If Christmas carols bring to mind images of hot chocolate and coziness, you have them in the wrong mental category. Carols contain some of the deepest theology of all hymnody. If you don’t believe me, you should spend some time with “Hark, the Herald Angels Sing” or “Joy to the World.”
While “O Little Town of Bethlehem” may be associated with nativity plays and children nestled all snug in their beds, it contains this bold and compelling claim: “The hopes and fears of all the years are met in thee tonight.”
What does this mean? How were the hopes and fears of all the years met in Bethlehem the night Jesus was born?
Jesus fulfills the hopes of all the years in a specific way; he is the long-awaited Messiah. His coming had first been promised to Adam and Eve in Genesis 3:15. His birth—of a virgin in the city of David—had been foretold by prophets centuries before (Isa. 7:14, Mic. 5:2). Jesus was the promised lamb of God, the hope of Israel, pictured for years through sacrifice at Passover. He fulfills the hopes of all the years that our sins would be laid on him who alone is able to bear the wrath of God.
Though at Christmas we may remember him as a baby, he is the baby who came to make right what’s wrong with the world. The same infant born in a Bethlehem stable would, as a man, carry a cross down Jerusalem’s streets to Golgotha, where he died as the ultimate Passover sacrifice.
We can also be comforted by the idea that Jesus assuages our fears. If your greatest fear is loneliness or rejection, Jesus has answered that fear. Through Jesus, we have been so loved by God that nothing in creation can separate us from him (Rom. 8:39). If you fear storms and tempests, Jesus has the power to calm them with a word (Matt. 8:26). Worried that your needs might not be met? Jesus has promised that his Father will meet our material needs (Matt. 6:33). Fearful of death? Jesus has conquered it (1 Cor. 15:54). Death is no longer terminal.
The birth of this baby in Bethlehem pierced the darkness of our fears the way a lit match overtakes the darkness of a cavern. Its light may be small, but darkness cannot overcome light, and the light of a match leads to a roaring, blazing glow. Christmas would be followed by Good Friday and Easter, and Christ’s first coming will be followed by his return, after which there will be nothing left to fear and no darkness left to flee.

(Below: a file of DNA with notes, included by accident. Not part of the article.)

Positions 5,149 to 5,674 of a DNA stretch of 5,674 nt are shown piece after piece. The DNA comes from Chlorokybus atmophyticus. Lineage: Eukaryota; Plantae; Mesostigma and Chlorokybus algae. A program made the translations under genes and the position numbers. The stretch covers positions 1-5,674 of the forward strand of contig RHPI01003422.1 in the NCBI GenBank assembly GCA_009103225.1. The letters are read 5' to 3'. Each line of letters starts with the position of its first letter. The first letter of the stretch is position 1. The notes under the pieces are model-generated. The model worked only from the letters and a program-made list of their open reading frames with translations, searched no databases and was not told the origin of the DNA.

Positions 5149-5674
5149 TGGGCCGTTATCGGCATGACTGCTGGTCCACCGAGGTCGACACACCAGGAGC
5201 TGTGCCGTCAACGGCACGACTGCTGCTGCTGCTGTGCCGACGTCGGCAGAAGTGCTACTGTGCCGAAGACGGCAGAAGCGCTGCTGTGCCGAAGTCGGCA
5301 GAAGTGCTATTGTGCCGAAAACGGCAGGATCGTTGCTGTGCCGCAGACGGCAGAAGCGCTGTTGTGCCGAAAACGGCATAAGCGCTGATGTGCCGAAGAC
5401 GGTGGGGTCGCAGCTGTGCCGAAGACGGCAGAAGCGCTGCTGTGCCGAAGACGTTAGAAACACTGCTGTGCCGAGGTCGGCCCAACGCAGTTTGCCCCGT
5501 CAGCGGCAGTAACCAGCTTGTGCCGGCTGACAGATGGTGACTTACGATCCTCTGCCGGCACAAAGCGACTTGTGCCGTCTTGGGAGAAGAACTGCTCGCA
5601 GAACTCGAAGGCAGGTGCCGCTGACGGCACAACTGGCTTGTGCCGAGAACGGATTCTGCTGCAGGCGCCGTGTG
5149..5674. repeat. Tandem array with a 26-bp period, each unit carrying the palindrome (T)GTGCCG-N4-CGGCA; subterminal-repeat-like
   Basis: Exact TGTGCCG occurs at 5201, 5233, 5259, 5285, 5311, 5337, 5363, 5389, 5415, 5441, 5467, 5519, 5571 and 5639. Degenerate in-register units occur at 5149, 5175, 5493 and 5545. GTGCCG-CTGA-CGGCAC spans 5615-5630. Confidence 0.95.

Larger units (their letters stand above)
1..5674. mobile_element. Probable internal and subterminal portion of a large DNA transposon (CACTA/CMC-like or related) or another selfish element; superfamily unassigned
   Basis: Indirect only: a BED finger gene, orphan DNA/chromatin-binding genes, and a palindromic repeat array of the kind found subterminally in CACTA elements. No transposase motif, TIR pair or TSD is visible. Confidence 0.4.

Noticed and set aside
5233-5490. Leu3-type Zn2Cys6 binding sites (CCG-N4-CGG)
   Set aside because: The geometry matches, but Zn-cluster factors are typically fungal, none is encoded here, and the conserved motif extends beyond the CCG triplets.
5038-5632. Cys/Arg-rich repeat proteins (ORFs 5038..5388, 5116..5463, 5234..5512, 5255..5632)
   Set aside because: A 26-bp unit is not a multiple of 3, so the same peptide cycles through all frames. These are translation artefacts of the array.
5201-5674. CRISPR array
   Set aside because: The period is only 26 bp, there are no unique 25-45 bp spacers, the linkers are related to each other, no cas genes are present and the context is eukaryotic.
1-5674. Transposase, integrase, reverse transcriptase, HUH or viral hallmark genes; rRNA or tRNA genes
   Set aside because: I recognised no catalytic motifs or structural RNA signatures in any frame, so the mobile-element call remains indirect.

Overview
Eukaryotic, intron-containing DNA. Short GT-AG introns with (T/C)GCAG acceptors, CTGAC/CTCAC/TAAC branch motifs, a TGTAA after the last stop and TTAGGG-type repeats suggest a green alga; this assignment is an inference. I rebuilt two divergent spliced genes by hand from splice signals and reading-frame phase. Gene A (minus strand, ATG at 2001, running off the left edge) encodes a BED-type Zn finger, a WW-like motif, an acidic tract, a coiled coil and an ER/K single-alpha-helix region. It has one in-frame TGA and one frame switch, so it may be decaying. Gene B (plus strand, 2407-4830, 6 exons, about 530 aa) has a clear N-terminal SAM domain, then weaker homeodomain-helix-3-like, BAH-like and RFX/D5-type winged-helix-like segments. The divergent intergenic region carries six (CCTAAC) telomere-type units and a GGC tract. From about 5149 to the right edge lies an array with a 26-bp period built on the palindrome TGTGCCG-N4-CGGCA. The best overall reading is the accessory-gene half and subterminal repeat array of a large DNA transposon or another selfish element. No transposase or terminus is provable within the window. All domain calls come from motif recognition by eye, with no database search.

But there is another way in which the “fears of all the years” are met in Jesus on the night of his birth. The coming of Jesus is the coming of a rival to the throne of your life. Herod’s fears were met in Jesus because he dreaded all threats to his rule. He tried to snuff out the life of the baby king, but no human despot can thwart the sovereign plan of God. We know from the historian Josephus that Herod died an excruciating natural death while Jesus lived on.
You may fear bowing down to someone greater than yourself. You may fear encountering one who is more upright than you are. Jesus is Lord of all creation, and he is perfectly pure and righteous. The light of his holiness shows us how sinful we are, and the claims of his kingdom reveal the extent of our rebellion.
Perhaps the thought that there is life after death causes you to fear rather than to hope because you know that for you it means eternal punishment (Matt. 13:41-42). You fear to meet Jesus as your judge, but that is what he will be. You don’t want to stand before his judgment throne because you know you will be found guilty.
If that is your fear, let it be assuaged in Jesus rather than met in him. There is hope, even for those of us who deserve the judgment of God. Jesus suffered God’s wrath for us. The Bible says, “God made him who had no sin to be sin for us, so that in him we might become the righteousness of God.” (2 Cor. 5:21). Though Jesus was innocent, he entered a guilty plea. If you are willing, he will give you his righteousness in exchange for your sin and the eternal death you deserve.
Are you willing to make that exchange? Whether you make it or not, the hopes and fears of all your years were met in Bethlehem. But, as the carol promises, “where meek souls will receive him still, the dear Christ enters in.”